Dear Martha Stewart,
I am writing to ask you, gently yet firmly, to stop contacting me via email and the U.S. Postal Service.
Our friendship, perhaps our co-dependency, was forged in a much different time for both of us. Somewhere around 1996, I fell in love with your organizational skills, your quaint yet elegant homes, and your intricate fonts. You fell in love with my $9.95 per year.
To me, you were the epitome of what I longed to be. I was very desperate to be something other than what I was at the time. I was trying to ignore my husband’s indiscretions, trying to ignore our problematic financial situation, trying to ignore my underemployment, my stress eating, and my lack of intellectual stimulation. I have to admit, Dear Martha, that I was simply using you as a distraction from my lackluster existence.
It’s not that you weren’t an important part of my life then. You showed me there were homes out there beyond my 1950’s tract house addition. You showed me there were places that served dinner with real silverware, not just sporks. You showed me how to make handmade Christmas ornaments, which took 7 hours out of my miserable life. Thank you for that.
But something happened along the way. You went to jail. I got divorced. Funny, that at the same time you were being taken away from your freedom, I was gaining mine. You and I were both finding out there were more important things in life than knowing how to fold a fitted sheet. We finally parted ways when I stopped paying for your magazine. Let me explain – I needed the money for food. Cheap food. Kraft dinners.
Through the years we’ve been apart, I’ve learned some important lessons, some that you may have learned, also. I have learned to be careful with whom you trust your secrets. I’ve learned not to expect too much from someone just because he wears a suit for a living. I’ve learned you have to earn your success by honestly working for it. I’ve learned that you have to water plants (but maybe you knew that, already.)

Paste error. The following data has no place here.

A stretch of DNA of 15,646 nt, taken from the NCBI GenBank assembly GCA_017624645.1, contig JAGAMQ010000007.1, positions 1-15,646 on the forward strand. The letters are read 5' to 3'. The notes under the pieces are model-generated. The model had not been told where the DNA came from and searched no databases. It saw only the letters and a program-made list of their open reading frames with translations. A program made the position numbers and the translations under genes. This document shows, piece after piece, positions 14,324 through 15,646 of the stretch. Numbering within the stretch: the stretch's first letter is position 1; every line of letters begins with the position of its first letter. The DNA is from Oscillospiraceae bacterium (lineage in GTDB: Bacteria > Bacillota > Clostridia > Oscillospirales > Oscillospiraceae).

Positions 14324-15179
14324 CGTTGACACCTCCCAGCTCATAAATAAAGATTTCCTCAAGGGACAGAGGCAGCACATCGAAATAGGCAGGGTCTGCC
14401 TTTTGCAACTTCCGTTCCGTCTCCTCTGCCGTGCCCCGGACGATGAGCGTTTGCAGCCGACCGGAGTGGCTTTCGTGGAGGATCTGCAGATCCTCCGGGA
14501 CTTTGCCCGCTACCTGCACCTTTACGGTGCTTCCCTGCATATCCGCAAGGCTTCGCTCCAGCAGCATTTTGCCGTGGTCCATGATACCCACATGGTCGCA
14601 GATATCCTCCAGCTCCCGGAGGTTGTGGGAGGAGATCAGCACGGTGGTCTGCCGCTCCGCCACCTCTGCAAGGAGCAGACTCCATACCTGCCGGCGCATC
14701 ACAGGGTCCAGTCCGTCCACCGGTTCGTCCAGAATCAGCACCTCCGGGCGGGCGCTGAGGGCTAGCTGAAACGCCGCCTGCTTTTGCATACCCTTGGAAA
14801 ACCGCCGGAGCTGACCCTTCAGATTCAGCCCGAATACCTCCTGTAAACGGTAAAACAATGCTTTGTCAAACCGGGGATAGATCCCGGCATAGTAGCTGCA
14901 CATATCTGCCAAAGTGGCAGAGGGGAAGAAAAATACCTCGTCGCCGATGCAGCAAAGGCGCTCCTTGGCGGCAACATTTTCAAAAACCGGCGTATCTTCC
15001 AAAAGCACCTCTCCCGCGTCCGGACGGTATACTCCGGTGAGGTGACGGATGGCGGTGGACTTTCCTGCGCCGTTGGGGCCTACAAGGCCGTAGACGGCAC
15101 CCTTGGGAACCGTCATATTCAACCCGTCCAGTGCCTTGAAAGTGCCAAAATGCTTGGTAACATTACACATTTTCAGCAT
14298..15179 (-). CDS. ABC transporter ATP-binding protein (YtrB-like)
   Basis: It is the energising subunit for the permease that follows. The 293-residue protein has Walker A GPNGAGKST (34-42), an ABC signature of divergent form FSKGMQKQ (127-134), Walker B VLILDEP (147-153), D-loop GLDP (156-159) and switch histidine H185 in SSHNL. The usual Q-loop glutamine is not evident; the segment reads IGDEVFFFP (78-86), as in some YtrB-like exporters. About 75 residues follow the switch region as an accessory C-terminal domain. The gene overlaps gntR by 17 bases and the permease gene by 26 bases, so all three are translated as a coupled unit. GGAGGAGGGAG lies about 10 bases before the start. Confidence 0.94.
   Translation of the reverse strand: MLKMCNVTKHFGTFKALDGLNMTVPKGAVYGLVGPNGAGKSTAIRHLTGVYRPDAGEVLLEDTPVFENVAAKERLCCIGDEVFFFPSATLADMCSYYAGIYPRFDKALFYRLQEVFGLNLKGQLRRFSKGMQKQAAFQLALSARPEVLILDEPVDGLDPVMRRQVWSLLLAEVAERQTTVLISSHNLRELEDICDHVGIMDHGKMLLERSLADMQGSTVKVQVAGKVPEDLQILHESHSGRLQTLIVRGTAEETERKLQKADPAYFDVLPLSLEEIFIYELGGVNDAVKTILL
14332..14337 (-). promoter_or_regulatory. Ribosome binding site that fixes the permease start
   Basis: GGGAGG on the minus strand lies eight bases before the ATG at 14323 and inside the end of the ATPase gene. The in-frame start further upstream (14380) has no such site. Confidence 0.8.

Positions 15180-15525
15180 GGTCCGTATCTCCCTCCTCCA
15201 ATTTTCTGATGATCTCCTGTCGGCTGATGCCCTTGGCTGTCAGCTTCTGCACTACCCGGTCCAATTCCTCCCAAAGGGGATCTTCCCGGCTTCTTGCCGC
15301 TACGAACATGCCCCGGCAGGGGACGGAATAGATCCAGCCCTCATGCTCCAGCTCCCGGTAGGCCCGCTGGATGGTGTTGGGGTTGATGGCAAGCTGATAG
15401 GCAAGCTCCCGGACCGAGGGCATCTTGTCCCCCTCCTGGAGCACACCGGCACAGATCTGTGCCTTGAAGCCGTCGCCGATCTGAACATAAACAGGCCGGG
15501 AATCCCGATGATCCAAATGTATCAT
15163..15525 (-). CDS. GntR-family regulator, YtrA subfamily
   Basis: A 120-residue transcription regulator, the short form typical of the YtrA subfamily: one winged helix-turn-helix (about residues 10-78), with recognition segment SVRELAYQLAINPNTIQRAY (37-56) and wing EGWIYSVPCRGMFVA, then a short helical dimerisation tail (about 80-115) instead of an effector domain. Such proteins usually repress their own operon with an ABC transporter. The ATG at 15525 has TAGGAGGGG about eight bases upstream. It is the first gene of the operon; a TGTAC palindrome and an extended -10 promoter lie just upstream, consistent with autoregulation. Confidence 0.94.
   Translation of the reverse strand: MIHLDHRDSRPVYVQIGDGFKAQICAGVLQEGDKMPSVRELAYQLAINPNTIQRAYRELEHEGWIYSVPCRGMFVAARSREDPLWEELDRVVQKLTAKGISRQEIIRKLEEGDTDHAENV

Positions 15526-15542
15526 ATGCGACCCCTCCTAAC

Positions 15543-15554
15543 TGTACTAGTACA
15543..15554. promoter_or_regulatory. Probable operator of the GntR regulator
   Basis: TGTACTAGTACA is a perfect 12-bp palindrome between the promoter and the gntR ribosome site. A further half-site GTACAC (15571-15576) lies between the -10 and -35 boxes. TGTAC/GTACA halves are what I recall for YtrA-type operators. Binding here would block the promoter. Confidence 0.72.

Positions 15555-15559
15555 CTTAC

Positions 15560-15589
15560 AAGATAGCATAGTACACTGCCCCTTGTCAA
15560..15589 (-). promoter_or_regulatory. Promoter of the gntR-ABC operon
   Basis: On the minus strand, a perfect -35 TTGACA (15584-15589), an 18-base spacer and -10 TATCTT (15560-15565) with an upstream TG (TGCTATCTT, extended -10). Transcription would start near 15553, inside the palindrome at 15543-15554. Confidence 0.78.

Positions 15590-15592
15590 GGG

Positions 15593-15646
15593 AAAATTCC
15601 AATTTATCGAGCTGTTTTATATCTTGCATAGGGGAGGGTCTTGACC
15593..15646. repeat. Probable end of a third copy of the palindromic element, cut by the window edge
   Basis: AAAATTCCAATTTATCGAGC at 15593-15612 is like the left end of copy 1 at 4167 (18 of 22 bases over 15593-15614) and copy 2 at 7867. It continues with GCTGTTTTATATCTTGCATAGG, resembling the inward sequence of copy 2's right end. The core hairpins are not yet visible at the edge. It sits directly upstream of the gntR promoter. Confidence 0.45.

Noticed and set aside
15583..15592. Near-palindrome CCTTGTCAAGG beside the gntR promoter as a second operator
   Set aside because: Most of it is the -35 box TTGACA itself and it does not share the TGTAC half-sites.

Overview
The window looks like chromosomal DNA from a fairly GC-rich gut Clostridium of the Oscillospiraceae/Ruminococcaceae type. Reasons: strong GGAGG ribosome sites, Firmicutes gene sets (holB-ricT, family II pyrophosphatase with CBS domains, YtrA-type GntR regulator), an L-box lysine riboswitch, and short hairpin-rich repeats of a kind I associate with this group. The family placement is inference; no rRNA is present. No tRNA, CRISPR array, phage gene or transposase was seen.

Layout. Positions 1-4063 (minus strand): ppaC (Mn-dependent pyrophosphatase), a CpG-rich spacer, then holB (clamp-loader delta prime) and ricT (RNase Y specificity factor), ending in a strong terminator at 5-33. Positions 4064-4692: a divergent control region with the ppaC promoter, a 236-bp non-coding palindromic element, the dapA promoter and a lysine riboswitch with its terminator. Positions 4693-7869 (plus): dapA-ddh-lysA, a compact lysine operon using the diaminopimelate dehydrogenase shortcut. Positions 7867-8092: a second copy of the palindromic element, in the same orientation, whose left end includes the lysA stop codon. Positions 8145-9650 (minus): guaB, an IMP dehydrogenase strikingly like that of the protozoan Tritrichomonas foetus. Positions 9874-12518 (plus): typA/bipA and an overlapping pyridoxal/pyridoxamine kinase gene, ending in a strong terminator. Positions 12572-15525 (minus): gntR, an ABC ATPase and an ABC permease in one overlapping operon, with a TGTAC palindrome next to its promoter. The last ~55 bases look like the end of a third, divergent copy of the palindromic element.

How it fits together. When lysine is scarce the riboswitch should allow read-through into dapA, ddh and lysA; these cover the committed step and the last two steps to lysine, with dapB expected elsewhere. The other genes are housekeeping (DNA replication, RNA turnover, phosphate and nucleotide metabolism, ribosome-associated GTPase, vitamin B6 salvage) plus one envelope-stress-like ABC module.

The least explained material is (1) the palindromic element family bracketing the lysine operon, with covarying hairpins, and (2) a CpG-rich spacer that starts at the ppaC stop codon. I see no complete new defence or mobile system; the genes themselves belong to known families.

As for the emails and letters I have been receiving from you lately begging me to return to your subscription family, I must politely decline and ask you to cease further contact. I’m good. I am happily remarried to a man who waters flowers for me and doesn’t care that I don’t have time to properly braise beef. You see, I have gotten over my need to escape into your world of perfection. In fact, through your very public problems, I have come to realize your world may not have been perfect, after all. You showed us that we all have shit. And for that, I am grateful. But I will not return to you. I will not invest in your “good things”, because the idea of those good things led me to believe that all other things were “not good things”, and I know for a fact that they are. Store-bought chicken – good thing. An $8.95 bottle of wine – good thing. Fake Christmas trees – good thing. And by the way, votives in a vase of mixed nuts – not a good thing when it sets the nuts on fire, just so you know.
Photo source: answers.com